But the Devils chose very, VERY well; they picked Scott Niedermayer.  Niedermayer is one of the true great defenseman of this (or possibly any) generation.  He scored 476 points in 892 games and posted a +172 ratings in 12+ seasons with New Jersey, winning Stanley Cups in 1995, 2000 and 2003 (and very nearly another one in 2001).  He then signed with the Anaheim Ducks as a free agent, where he added another 264 points in 371 games, as well as fourth Stanley Cup ring in 2007.  In addition to his incredible 740 career regular-season points, he also recorded 25 goals and 98 points in 202 playoff games.  Niedermayer’s success extended well beyond the NHL level: he also won a Memorial Cup (the championship for Canadian hockey at the juniour level), and gold medals at the World Juniour Championship, the World Championship, the World Cup (of hockey) and the Winter Olympics.  The man was a winner on every single stage that he played.  The truly sad part… picking first or third (assuming they were smart enough to pick Niedermayer) would have given the Leafs a TRUE franchise player who would have spent a decade in their line-up.  Any number of players from the 1991 draft could have boosted the club’s fortunes longer term than Kurvers/Bradley.  You want scoring?  Peter Forsberg went 6th overall, and other options from the first round included Brian Rolston, Alexei Kovalev, Markus Naslund, Glen Murray and Martin Rucinsky.  Defense?  Scott Lachance, Aaron Ward, Richard Matvichuk and Philippe Boucher all played 700+ quality games.  Even a “bust” like Pat Falloon still scored 322 points.

This was the trade that truly bottomed out the franchise at the end of 1980s.  Think of a 19-year-old Eric Lindros or Scott Niedermayer playing on the 1992-93 Leafs alongside Gilmour, Andreychuk, Clark and Potvin.  It would have completely changed the dynamic of the team.  And Sundin would have had some help in keeping the team from being awful in the mid-to-late 1990s.  Lindros or Niedermayer might have been enough to turn one of those Conference Finals runs into a Stanley Cup Final appearance… or heaven forbid, a championship.  And worst-case scenario, Lindros might even have helped out the Blue Jays.

But that’s both the beauty and the pain of professional sports… the what-if’s, the could-have-been’s, and the wish-they-weren’ts.  Then again, that’s also the reason why lists like this are possible.  Every team has their share of glorious moments and tragic instances, and it’s unfortunate that Toronto has had more than their share.  I hope you’ve enjoyed reading my selections for the Top 25 Worst Trades in Toronto Maple Leafs History as much as I enjoyed writing them.  And in an attempt to stave off dark thoughts and pending depression, I’ve already begun working on the best trades in Leafs history.  While I’m sure we haven’t seen the last of bad Leaf trades, we Leafs fans still cling to the hope that another Gilmour-type trade will bring the franchise back to life and finally get us a Stanley Cup parade of our own to cheer.  Go Leafs Go.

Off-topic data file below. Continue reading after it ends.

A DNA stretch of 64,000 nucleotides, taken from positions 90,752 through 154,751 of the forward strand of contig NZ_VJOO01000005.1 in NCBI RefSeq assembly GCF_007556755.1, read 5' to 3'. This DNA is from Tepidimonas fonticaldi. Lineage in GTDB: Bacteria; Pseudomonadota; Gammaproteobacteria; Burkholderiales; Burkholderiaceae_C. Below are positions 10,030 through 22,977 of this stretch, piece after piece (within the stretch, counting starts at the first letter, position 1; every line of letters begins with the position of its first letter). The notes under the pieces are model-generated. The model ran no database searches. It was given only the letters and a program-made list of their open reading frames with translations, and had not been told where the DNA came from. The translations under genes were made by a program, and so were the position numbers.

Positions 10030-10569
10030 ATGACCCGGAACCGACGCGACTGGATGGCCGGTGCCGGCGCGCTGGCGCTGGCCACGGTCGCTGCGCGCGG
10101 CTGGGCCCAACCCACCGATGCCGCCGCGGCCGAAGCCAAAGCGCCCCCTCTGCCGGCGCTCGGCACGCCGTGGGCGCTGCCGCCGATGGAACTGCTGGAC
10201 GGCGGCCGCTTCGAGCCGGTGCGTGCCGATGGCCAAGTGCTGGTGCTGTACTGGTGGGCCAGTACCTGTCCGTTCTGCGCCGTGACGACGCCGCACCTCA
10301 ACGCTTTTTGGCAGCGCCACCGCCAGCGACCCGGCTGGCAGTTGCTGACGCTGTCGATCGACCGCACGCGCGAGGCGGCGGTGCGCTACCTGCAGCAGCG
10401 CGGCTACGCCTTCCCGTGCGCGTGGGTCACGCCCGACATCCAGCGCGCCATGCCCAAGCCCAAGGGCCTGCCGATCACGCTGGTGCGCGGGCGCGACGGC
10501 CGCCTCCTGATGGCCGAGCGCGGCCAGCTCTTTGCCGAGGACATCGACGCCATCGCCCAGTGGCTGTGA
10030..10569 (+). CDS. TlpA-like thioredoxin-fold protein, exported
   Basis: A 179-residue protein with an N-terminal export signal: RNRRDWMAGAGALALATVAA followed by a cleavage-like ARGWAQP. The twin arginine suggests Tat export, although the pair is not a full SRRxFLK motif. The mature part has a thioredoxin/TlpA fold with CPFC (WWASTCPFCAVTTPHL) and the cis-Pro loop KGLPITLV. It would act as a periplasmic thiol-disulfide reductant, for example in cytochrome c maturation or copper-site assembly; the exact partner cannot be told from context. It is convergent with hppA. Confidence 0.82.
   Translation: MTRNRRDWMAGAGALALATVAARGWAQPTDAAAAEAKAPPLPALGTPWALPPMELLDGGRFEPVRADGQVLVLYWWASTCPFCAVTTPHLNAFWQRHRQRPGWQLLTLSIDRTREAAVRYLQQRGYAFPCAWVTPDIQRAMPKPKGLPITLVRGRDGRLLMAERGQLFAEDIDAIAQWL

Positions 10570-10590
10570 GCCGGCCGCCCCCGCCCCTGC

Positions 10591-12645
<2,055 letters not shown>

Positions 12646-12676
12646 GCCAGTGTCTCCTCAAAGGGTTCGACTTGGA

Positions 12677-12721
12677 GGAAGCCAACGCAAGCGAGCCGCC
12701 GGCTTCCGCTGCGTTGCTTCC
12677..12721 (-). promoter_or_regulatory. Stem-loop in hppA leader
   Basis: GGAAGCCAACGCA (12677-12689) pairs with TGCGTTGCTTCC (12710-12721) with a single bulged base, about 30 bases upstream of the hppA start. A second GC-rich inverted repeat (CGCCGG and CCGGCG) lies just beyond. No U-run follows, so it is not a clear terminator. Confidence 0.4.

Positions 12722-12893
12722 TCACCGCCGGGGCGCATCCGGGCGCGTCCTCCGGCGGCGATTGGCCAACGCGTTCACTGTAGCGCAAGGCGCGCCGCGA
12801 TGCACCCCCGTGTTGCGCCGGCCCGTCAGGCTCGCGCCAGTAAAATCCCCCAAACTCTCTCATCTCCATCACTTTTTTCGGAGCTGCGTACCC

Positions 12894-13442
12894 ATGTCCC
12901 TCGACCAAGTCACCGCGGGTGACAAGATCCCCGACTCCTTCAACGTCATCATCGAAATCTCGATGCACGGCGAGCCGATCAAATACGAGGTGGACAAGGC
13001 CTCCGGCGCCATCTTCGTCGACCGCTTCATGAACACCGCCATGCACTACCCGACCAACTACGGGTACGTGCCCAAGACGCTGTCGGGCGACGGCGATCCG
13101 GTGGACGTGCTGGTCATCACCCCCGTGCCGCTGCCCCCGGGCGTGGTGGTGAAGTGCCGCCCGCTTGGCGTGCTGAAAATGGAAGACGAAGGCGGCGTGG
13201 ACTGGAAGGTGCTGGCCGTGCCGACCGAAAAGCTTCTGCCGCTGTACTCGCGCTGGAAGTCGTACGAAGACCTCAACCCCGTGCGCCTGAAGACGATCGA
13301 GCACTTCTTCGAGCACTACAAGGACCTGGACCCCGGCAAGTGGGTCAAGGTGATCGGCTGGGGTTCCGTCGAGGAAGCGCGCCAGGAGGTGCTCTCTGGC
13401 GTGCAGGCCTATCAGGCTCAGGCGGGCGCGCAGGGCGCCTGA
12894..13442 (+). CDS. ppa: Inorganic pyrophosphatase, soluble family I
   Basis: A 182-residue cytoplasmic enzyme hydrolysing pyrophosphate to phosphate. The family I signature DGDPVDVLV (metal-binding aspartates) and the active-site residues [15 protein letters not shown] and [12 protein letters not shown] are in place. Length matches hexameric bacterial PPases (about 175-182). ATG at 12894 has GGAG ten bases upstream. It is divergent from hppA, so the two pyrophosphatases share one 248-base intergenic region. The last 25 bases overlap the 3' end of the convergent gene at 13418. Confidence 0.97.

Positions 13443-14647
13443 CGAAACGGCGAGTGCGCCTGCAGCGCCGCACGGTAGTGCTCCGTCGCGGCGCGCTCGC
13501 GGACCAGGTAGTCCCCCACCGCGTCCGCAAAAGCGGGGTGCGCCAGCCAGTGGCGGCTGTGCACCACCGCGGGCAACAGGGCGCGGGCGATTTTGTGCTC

14 thoughts on “The 25 Worst Trades in Toronto Maple Leafs History: #1 to 5

  1. #2 trade, on LeafsTV way back they spoke about this trade and it was one the Leafs didn’t want to make but Bernie no longer wanted to play in Toronto (I think the reason was money).
    Hard to argue the Kurvers trade for a #1 when you are a team rebuilding. Always hated the Pappin/Pilote trade. For some reason Punch never liked Papin. Pilote was close to retiring and Pappin had lots of good hockey left. Another is trading Tim Horton to the Rangers for Denis Dupere. I know he was getting older, but his play never fell off. The Leafs D was young and inexperienced and by 70-71 the Leafs had turned it around and certainly could have used him in the playoffs that season. I never saw Horton play a bad game.